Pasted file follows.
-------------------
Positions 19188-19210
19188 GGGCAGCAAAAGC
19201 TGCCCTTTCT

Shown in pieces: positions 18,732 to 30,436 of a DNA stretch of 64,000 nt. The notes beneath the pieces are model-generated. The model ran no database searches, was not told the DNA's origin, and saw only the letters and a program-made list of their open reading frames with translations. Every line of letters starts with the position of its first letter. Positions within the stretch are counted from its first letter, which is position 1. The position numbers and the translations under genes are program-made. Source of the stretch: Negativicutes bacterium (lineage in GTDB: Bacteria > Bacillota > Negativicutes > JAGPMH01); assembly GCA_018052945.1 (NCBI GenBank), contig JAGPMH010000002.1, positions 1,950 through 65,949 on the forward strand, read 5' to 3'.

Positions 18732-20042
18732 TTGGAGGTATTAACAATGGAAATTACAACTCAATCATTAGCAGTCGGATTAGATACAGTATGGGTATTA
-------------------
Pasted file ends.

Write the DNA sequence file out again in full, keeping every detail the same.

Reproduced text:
Positions 19188-19210
19188 GGGCAGCAAAAGC
19201 TGCCCTTTCT

Shown in pieces: positions 18,732 to 30,436 of a DNA stretch of 64,000 nt. The notes beneath the pieces are model-generated. The model ran no database searches, was not told the DNA's origin, and saw only the letters and a program-made list of their open reading frames with translations. Every line of letters starts with the position of its first letter. Positions within the stretch are counted from its first letter, which is position 1. The position numbers and the translations under genes are program-made. Source of the stretch: Negativicutes bacterium (lineage in GTDB: Bacteria > Bacillota > Negativicutes > JAGPMH01); assembly GCA_018052945.1 (NCBI GenBank), contig JAGPMH010000002.1, positions 1,950 through 65,949 on the forward strand, read 5' to 3'.

Positions 18732-20042
18732 TTGGAGGTATTAACAATGGAAATTACAACTCAATCATTAGCAGTCGGATTAGATACAGTATGGGTATTA